I wasted many years of my life studying the ancient Christian writings such as the Ante-Nicean Fathers and such. Tens of millions of words. Why? I was looking for "Mormonism" in the ancient Christians writings (i.e. writings of Christians of the first four centuries). If Mormonism is a "restoration of primitive Christianity" then one should be able to find it in the writings of the first Christians. After reading tens of mEillions of words, which took me many years, I discovered....
*Mormonism CANNOT be found among the writings of the first Christians.
*Mormonism CANNOT be found among the writings of the first heretics (the Gnostics)
*The term "Saints" (holy ones) referred to early christians who practiced "virginity" (i.e. celebacy) and not to Christian in general.
*Young boys did not hold the priesthood as in the LDS Church
*All males did not hold the priesthood as in the LDS Church
*Nothing about anyone, including Elders, holding a "Melchizedek Priesthood"
*Elders were men over the age of 49, not young men.
*Nothing about Cainites being black skinned
*No baptisms of the dead other than baptizing Catechumens who had died...the early Church did not
baptize a believer until after a one year probation, and if they died within that year (and some did) a living person was baptized in their name
*No evidence that early Christians kept genealogies so they can do "works" for their dead ancestors.
*No evidence of secret Masonic-like rites with secret handshakes and passwords
*The early Christians did NOT consider the Apostleship to be on-going as in the LDS Church (i.e. that
when an Apostle dies he is replaced by another Apostle), but that the Bishops are the successors to the Apostles
*No eternal marriage rite, although Irenaeus (bishop of Lyons France) did write that Christian women who are martryed but have no children will have children in the World-to-Come.
*The Christian School of Alexandria, Egypt, did teach the Pre-Existence of Souls and also three levels of reward in Heaven, but other Churches thought these were heresies (false doctrines)
*The Christians believed there was only One THE GOD, but Christians could become "Gods" but no evidence that they believed that the gods were married or that they create their own planets.
*The Greek word "Apostasia" does not mean "falling away" (as the Latin does) but "rebellion". The "Day of the Lord" does not refer to the second coming but to Jesus's words in Matthew 24 which was fulfilled in 70 A.D. when the Jews rebelled against Rome, sacked Jerusalem, the fire caused the Sun to darken, the Moon to appear like blood, and the Romans catapulted flaming tar balls upon the city which appeared to the Jews as if the stars were falling from heaven. IN OTHER WORDS...the "great apostasy" has no reference to the Church falling away, but to the Jewish rebellion against Rome in 70 A.D. (this generation shall not all pass away until all these things shall be fulfilled).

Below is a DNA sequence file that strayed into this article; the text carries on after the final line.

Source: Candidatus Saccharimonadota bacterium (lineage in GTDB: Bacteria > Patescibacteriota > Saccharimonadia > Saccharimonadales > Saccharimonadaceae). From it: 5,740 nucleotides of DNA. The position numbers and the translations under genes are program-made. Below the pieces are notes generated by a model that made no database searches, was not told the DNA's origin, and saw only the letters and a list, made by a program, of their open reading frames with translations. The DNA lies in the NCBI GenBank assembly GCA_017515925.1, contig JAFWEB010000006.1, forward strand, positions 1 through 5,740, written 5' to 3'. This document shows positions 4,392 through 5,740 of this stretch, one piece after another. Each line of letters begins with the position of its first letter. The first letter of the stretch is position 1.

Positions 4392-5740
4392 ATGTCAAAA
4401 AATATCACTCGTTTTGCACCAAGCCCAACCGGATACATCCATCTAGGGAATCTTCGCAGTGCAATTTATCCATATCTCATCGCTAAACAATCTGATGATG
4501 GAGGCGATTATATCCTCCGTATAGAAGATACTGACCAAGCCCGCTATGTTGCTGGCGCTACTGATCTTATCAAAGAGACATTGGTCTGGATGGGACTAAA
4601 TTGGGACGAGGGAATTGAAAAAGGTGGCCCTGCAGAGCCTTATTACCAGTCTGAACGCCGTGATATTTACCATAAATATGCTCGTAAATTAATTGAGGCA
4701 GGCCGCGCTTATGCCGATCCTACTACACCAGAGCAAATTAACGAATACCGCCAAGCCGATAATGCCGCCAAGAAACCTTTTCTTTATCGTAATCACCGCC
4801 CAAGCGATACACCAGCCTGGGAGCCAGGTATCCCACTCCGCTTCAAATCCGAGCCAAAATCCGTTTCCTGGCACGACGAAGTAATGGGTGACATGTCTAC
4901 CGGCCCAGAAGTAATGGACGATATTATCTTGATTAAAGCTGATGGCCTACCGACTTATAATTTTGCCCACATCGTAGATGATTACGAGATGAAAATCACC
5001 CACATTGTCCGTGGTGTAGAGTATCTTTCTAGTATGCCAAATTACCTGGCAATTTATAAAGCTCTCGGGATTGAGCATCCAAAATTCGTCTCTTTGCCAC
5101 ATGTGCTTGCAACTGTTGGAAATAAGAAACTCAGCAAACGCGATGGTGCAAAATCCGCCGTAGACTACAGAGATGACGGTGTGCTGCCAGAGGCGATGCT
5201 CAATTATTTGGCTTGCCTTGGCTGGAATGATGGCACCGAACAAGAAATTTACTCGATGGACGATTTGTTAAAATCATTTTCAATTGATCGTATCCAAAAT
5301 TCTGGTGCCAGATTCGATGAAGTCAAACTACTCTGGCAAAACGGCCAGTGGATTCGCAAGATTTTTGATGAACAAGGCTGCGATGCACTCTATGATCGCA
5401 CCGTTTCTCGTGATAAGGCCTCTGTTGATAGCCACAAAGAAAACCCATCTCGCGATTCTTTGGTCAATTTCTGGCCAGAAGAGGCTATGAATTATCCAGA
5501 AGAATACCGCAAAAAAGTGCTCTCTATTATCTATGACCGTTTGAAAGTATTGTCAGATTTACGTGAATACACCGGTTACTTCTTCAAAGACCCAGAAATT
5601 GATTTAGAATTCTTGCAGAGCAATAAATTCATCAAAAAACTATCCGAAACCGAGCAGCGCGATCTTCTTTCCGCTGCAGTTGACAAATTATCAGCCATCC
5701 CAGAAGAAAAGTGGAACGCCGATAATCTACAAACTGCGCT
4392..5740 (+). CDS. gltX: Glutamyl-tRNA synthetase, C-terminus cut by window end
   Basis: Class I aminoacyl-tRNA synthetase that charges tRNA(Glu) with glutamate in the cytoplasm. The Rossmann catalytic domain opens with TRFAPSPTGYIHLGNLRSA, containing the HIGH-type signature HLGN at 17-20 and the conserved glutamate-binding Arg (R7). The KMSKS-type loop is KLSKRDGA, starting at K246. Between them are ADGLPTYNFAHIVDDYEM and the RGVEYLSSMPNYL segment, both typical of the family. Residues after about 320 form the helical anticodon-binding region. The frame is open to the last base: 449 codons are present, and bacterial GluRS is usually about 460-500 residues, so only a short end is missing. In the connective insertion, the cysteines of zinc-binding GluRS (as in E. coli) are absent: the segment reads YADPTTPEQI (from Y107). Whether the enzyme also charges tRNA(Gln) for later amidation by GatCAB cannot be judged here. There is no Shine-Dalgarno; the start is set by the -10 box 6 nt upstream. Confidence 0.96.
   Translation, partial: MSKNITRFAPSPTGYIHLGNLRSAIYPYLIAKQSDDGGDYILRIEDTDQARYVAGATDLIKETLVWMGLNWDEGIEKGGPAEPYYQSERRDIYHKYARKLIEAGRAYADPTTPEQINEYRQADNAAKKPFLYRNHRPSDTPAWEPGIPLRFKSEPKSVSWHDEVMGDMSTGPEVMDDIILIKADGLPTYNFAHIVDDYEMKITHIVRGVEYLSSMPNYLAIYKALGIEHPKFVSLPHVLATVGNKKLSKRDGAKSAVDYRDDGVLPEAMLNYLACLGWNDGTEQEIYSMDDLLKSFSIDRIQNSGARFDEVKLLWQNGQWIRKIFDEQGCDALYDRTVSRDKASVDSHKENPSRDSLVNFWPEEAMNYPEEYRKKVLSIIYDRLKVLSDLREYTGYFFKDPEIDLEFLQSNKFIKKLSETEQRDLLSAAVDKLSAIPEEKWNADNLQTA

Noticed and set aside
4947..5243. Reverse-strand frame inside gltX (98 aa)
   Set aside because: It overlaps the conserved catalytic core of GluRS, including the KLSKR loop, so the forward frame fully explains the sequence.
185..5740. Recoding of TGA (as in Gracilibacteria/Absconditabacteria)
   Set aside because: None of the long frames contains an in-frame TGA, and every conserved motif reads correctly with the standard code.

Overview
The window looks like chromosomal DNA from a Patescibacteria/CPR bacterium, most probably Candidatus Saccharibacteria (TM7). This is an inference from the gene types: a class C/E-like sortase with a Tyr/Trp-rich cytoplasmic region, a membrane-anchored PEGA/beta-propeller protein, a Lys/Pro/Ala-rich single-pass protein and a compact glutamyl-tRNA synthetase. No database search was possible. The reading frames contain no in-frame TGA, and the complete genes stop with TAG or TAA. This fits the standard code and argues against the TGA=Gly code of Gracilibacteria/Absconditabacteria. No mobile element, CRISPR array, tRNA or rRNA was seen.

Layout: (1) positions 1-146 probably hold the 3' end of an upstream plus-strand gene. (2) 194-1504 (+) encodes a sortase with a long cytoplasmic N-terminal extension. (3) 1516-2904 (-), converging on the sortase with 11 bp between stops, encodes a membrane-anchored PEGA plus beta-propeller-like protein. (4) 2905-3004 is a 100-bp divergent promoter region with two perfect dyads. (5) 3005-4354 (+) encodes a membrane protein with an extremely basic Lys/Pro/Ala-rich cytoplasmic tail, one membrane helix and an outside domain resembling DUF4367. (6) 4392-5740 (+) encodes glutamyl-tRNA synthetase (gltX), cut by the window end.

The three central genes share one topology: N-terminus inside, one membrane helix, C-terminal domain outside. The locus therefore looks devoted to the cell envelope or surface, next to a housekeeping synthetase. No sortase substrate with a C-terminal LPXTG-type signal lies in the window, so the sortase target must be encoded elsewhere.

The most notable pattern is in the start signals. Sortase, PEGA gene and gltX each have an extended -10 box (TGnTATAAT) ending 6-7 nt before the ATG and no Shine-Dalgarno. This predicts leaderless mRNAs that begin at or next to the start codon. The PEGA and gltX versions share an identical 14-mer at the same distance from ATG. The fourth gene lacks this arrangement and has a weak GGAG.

The beliefs and practices of the most ancient Christians correspond very well with the current beliefs and practices of the Eastern and Greek and Coptic Orthodox Churches and the Assyrian Church of the East.
"Mormonism" seems to have been originally a conspiracy between Ethan Smith, Sidney Rigdon, Oliver Cowdery, and Joseph Smith Jr. Ethan Smith and Sidney Rigdon wanted to try to unite all Christians in America into one single "Church of Christ" as well as to convert the Indians to Christ. Oliver Cowdery seems to have wanted to destroy Freemasonry in America (the Anti-Masonic teachings in the Book of Mormon), and well as become rich. Joseph Smith seems to have wanted to become rich and powerful, and have as many woman as possible.
Solomon Spaulding wrote several novels, and a novel in Bible-style that according to his relatives and his neighbors had "Nephit" and "Lehi" in it and contained so many "And it came to pass..." that Spaulding got the nickname "Old It Came to Pass"